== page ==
For Immediate Release
Bruce Mirken, MPP director of communications
415-585-6404 or 202-215-4205
Medical Marijuana Raid Raises Questions About Obama Policy
Patients, Advocates Wonder Whether DEA Is Conducting Business as Usual Despite Change Announced by Attorney General Holder
WASHINGTON - Wednesday's Drug Enforcement Administration raid on Emmalyn's California Cannabis Clinic, a licensed medical marijuana collective in San Francisco, has raised serious questions among medical marijuana supporters about implementation of the new policy announced by U.S. Attorney General Eric Holder last week. According to the San Francisco Department of Public Health, Emmalyn's had obtained a temporary city permit and was actively working with the city to meet all the requirements for a permanent license.
On March 18, Holder told reporters that the DEA would only raid medical marijuana providers if it found violations of both state and federal laws.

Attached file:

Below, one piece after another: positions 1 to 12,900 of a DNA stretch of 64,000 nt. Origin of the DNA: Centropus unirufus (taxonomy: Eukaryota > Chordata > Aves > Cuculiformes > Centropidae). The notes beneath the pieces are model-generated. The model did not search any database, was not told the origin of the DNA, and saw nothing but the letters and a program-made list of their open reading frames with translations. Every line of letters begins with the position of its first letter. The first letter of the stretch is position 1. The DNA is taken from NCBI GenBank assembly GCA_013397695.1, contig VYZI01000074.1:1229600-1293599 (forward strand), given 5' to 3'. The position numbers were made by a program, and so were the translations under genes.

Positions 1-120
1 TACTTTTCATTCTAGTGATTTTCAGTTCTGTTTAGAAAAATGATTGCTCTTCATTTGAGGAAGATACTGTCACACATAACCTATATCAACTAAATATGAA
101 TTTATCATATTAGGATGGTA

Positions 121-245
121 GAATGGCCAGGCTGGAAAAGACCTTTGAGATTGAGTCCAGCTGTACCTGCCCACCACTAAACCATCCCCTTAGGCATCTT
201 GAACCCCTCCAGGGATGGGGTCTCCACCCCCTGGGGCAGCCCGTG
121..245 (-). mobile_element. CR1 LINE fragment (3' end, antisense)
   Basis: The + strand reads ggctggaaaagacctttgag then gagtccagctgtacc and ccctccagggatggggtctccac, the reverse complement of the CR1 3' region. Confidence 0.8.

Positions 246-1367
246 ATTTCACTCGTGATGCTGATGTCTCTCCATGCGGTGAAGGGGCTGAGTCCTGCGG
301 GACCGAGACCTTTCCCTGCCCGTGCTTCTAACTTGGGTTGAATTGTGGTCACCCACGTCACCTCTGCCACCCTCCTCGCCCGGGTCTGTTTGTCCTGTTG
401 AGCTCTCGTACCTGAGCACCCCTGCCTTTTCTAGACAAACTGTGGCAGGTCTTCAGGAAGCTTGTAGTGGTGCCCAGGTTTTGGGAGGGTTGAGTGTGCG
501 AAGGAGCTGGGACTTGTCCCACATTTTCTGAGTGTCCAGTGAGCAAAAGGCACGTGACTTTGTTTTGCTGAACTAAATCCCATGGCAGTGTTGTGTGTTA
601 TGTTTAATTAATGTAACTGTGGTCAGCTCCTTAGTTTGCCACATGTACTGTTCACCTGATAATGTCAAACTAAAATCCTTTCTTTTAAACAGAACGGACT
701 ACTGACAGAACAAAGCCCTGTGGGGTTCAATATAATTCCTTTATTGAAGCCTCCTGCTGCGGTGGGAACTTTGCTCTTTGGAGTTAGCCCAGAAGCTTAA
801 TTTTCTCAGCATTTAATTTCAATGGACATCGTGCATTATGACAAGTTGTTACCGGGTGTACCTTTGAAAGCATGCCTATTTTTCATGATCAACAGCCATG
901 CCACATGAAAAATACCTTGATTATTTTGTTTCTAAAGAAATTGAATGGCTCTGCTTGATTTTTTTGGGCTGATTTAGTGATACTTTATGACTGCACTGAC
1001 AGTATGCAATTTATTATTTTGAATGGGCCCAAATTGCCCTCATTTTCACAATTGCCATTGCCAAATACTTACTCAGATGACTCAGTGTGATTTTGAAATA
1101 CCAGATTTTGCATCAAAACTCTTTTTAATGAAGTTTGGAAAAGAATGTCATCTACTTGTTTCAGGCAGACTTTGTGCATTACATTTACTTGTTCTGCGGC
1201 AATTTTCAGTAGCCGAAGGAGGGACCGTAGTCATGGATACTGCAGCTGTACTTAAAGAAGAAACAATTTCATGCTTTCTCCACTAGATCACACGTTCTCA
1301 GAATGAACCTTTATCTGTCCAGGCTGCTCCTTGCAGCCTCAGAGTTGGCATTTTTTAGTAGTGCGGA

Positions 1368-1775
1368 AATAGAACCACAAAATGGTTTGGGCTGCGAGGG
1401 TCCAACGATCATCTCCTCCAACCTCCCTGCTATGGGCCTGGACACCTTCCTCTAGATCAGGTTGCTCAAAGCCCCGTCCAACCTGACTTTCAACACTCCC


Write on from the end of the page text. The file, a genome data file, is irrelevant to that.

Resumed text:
"It is disturbing that, despite the DEA's vague claims about violations of state and federal laws, they apparently made no effort to contact the local authorities who monitor and license medical marijuana providers," said Marijuana Policy Project California policy director Aaron Smith. "For an agency that for eight years said it couldn't care less about state law to suddenly justify raids as an effort to uphold state law simply doesn't pass the smell test."
"Because so little information has been released thus far, we have more questions than answers," added Aaron Houston, MPP director of government relations. "But with an actual shooting war along our Mexican border, not to mention federal law enforcement there being so overwhelmed that traffickers coming through the border with up to 500 pounds of marijuana are let go, it's very hard to believe that this is the best use of DEA resources, especially in a city with an active program to license and regulate medical marijuana providers."
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